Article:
The Quest for Legitimacy: A Public Law Blueprint for Corporate Governance

Stavros Gadinis - UC Berkeley School of Law
Chris Havasy - Penn State Dickinson Law
Vol. 57
February 2024
Page 1581

Corporations are assuming an unexpected role: social reformers. As investors, employees, and other stakeholders increasingly call on companies to “take a stand” on controversial social issues, managers are struggling to respond. Faced with climate change, racial equity, and workplace gender issues, managers can no longer stay above the fray and retreat into the rhetoric of profit maximization. Corporate responses are frequently garnering backlash from stakeholders, as progressives accuse firms of hypocrisy and “greenwashing,” and conservatives warn that a “woke” elite is imposing its values on the public. Corporate governance scholarship, unsure of how to address these new pressures, remains stymied in a standoff between stakeholderism and shareholder primacy.

Corporate law’s fiduciary duty model provides little guidance to firms on how to navigate these social issues. Instead, this Article argues that reactions against managers’ choices, when they are portrayed as arbitrary, unrepresentative, and biased, are akin to the “legitimacy challenges” often mounted against government officials and regulatory agencies. To enhance the legitimacy of agency decisions, administrative law has honed a sophisticated toolkit to promote goals such as transparency, accountability, consultation, and reason-giving.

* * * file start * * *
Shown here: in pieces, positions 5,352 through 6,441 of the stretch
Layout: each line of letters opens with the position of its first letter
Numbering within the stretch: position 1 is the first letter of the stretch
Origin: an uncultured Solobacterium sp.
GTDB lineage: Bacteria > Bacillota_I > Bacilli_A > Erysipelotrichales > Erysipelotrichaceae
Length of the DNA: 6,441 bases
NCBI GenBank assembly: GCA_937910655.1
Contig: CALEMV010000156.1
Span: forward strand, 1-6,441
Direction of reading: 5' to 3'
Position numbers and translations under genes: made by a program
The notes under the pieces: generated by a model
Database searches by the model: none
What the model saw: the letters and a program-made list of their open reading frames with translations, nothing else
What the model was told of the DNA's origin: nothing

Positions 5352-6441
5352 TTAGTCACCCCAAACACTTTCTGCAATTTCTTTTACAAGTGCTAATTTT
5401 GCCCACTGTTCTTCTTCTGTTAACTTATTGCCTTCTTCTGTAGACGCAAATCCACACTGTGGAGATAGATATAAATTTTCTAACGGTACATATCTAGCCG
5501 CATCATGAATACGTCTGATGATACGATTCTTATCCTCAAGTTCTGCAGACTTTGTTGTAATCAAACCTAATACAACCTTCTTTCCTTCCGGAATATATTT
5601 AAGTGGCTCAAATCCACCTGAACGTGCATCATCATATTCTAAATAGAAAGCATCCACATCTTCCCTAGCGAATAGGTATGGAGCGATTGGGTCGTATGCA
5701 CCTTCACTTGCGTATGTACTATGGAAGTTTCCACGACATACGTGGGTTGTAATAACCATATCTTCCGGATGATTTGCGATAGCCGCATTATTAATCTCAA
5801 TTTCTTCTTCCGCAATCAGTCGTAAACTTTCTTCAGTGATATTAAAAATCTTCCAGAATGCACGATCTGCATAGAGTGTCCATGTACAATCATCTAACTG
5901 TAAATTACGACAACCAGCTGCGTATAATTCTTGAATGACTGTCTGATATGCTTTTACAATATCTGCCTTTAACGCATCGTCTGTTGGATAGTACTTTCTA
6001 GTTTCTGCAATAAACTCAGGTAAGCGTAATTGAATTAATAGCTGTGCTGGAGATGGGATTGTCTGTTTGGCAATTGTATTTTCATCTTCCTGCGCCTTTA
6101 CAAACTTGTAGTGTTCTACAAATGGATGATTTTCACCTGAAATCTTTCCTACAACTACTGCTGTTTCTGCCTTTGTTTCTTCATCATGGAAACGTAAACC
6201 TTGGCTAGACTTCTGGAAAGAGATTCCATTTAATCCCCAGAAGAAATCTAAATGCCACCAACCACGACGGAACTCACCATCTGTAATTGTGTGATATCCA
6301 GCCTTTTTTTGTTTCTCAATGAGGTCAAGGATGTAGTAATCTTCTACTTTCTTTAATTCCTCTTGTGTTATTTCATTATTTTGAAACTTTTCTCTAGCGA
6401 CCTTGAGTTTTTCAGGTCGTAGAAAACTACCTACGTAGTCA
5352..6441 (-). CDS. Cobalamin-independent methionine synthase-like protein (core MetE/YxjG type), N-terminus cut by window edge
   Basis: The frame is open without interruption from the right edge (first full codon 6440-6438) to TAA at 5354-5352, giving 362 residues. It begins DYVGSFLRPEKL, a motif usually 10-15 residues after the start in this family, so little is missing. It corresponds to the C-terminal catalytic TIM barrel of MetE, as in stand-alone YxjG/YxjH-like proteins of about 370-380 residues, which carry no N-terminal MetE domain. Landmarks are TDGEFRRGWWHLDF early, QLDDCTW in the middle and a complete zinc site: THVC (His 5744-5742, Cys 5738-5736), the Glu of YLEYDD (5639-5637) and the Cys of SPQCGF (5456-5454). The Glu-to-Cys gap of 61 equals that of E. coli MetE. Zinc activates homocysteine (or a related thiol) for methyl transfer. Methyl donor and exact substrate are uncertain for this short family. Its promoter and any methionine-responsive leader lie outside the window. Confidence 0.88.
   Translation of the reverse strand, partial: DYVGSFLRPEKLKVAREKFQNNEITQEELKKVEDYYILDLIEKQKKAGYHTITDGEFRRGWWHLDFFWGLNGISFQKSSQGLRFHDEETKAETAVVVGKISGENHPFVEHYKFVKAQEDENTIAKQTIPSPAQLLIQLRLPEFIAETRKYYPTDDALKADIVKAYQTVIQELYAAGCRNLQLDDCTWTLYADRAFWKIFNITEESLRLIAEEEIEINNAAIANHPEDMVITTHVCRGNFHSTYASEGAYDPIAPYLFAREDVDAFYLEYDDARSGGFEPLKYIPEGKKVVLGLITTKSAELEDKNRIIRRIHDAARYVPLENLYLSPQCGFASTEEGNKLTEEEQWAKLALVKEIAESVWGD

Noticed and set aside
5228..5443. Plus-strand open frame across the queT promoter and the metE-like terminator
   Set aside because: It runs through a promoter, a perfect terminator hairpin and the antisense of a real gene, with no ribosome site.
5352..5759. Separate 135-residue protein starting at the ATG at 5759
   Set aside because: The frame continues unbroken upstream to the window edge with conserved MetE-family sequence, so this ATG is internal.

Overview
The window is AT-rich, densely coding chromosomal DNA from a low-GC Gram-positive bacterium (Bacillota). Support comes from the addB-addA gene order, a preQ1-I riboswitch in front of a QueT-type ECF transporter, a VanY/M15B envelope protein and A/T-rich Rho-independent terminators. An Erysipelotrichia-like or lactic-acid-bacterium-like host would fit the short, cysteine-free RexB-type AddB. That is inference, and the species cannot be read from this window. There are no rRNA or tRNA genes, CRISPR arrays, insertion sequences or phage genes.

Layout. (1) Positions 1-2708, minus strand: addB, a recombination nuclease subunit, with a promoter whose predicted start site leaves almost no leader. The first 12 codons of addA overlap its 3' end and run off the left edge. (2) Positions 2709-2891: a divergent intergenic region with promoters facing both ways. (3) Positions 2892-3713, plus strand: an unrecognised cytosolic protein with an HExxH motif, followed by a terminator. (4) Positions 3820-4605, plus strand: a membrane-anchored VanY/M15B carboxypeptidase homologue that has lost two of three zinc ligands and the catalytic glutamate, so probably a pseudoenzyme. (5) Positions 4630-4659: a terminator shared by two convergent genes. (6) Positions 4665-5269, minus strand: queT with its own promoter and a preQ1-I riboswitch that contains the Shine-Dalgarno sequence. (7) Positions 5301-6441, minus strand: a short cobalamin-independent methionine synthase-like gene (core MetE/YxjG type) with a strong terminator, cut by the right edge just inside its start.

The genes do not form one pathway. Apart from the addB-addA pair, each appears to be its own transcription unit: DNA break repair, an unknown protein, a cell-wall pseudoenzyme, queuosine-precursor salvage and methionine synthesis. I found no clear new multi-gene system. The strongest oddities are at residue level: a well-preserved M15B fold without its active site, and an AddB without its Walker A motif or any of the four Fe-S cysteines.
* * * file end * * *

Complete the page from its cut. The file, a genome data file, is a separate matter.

This Article reveals previously unnoticed parallels between administrative and corporate law to improve corporate decisionmaking on social issues. We argue that corporate law should expand beyond its fiduciary duties approach to embrace legitimacy-enhancing governance tools based on the public law blueprint. We examine connections between administrative and corporate law through real world illustrations from climate change, #MeToo, and Black Lives Matter. Firms that adopted governance tools inspired by the public law blueprint reshaped their decisions and gained better acceptance from stakeholders. But when firms failed to embrace these tools, they experienced adverse reactions from investors and stakeholders alike, often losing firm value.

This Article has a clear normative payoff. These governance tools should become standard corporate governance practice. Embracing this public law blueprint will improve relations with stakeholders, reduce the possibility of costly legitimacy challenges, and improve firm value in a manner appealing to both stakeholderism and shareholder primacy proponents.

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